Imbert happy 2,000 people got cruise-ship jobs

The content originally appeared on: Trinidad and Tobago Newsday

WAITING AND HOPING: In this file photo people outside NAPA, Port of Spain on Tuesday waiting to be interviewed for jobs on the Royal Caribbean’s cruise-ships. Photo by Sureash Cholai

ACTING prime minister Colm Imbert is happy that 2,000 citizens were able to get jobs with Royal Caribbean International.

He expressed his joy while responding to questions from the Opposition in the House of Representatives on Monday.

Imbert observed that a question from Naparima MP Rodney Charles on this matter contained some exaggerations.

“It is my information, I have been so advised, that just over 4,000 persons showed up seeking, 2,000 job opportunities (with Royal Caribbean).”

He said Charles’s claim that Royal Caribbean’s recruitment drive was “heavily and massively oversubscribed” was wrong.

“That is not unusual, that if jobs are available, that twice the (number) of persons seeking the job opportunities would apply for the jobs.”

He congratulated the Tourism, Culture and the Arts Ministry “for making these opportunities available to citizens of Trinidad and Tobago.”

The cruise tourism industry was one of the first casualties of the covid19 pandemic when it began in 2020. The pandemic also made it difficult for new applicants to seek jobs in the industry.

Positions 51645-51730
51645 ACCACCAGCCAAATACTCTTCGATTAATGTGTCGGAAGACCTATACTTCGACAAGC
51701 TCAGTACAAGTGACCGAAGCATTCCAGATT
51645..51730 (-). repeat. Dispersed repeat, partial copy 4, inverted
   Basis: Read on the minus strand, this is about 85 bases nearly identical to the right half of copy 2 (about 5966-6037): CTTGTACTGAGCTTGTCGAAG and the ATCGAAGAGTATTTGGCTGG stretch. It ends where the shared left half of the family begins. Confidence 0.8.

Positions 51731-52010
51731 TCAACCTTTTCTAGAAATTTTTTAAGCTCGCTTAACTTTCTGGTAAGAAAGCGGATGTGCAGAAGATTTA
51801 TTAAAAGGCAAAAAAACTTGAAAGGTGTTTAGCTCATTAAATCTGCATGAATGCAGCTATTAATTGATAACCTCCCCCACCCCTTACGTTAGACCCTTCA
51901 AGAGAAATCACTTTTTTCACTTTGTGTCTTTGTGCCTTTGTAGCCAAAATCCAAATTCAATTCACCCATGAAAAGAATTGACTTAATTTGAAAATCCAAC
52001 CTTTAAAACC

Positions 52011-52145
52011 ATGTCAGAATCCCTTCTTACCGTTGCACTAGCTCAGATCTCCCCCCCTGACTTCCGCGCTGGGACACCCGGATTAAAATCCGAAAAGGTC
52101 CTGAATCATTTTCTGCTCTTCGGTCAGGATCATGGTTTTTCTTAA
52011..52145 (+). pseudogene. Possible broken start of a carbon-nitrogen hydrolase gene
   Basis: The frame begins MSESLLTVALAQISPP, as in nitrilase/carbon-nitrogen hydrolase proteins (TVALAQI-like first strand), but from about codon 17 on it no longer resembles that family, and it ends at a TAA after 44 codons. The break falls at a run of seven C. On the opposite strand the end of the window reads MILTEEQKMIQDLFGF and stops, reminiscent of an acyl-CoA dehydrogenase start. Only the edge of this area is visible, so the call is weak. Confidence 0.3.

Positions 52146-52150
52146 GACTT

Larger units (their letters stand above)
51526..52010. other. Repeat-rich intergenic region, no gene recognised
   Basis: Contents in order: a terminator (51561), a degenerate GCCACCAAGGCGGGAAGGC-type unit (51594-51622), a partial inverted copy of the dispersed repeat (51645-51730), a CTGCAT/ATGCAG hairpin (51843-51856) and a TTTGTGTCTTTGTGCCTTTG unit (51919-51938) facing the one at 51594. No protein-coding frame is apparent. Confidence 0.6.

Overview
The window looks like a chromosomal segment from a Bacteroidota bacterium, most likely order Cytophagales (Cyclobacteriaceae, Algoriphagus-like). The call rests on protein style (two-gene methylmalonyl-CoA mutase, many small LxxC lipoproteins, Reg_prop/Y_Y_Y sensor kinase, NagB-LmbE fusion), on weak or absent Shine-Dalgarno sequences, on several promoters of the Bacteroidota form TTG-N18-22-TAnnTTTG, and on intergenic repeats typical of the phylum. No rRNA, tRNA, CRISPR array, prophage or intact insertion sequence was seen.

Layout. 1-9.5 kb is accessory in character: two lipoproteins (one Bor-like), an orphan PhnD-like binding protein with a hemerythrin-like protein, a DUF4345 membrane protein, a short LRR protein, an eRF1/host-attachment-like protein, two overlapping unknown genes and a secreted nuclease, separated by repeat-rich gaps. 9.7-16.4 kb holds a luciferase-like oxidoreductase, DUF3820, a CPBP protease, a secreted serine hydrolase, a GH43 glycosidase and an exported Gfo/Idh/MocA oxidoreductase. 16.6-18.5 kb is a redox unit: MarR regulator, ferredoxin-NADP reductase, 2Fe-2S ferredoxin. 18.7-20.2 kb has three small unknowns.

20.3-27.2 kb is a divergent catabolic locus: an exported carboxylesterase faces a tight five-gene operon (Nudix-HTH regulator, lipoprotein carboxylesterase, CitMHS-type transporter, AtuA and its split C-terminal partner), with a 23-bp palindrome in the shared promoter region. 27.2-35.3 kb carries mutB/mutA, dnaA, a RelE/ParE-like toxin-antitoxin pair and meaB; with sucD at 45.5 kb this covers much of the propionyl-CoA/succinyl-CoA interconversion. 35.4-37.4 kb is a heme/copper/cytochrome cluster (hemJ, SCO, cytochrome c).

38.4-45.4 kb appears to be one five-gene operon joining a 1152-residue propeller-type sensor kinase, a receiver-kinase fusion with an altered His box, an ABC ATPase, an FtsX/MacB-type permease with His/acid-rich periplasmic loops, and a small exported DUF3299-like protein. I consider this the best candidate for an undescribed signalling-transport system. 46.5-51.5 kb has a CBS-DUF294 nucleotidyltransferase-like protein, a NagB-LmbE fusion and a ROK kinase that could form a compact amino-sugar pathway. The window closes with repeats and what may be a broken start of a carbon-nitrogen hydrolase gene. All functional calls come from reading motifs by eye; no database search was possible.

Imbert said, “This is an industry where persons have been out of work for quite a while.

“These are good jobs. They are foreign-exchange-earning jobs. There is consistent and tremendous training within this employment opportunity.”

As acting prime minister, Imbert was happy that “2,000 of our citizens can now get access to these good jobs.”

Charles insisted the recruitment drives were oversubscribed. He demanded Imbert give his personal opinion as to whether this would have happened in a more developed country.

Imbert replied, “From my 30-odd years’ experience in this Parliament, it is improper to ask a (government) minister for his opinion.”

He reiterated, “The use of the terminology ‘massively oversubscribed’ is incorrect. There were twice as many applicants as there were jobs.”

Imbert also reiterated his congratulations to the ministry and the government.

On May 23, the ministry signed a memorandum of understanding with Royal Caribbean, for jobs for roughly 2,000 citizens on its cruise ships. They are eligible under 500 job titles in categories such as food and beverage management, culinary arts, guest service and guest relations, hotel management and entertainment.

Recruitment fairs were held last week in Port of Spain, San Fernando and Tobago.

At a post-Cabinet news conference on June 9, Tourism, Culture and the Arts Minister Randall Mitchell said he attended the Florida-Caribbean Cruise Association Summit in Puerto Rico from June 1-3, and learned: “A number of other cruise lines are interested in a labour force from TT, recognising internationally that we do have a high-quality labour force, so those are additional opportunities coming forward. They reached out to us at the conference.”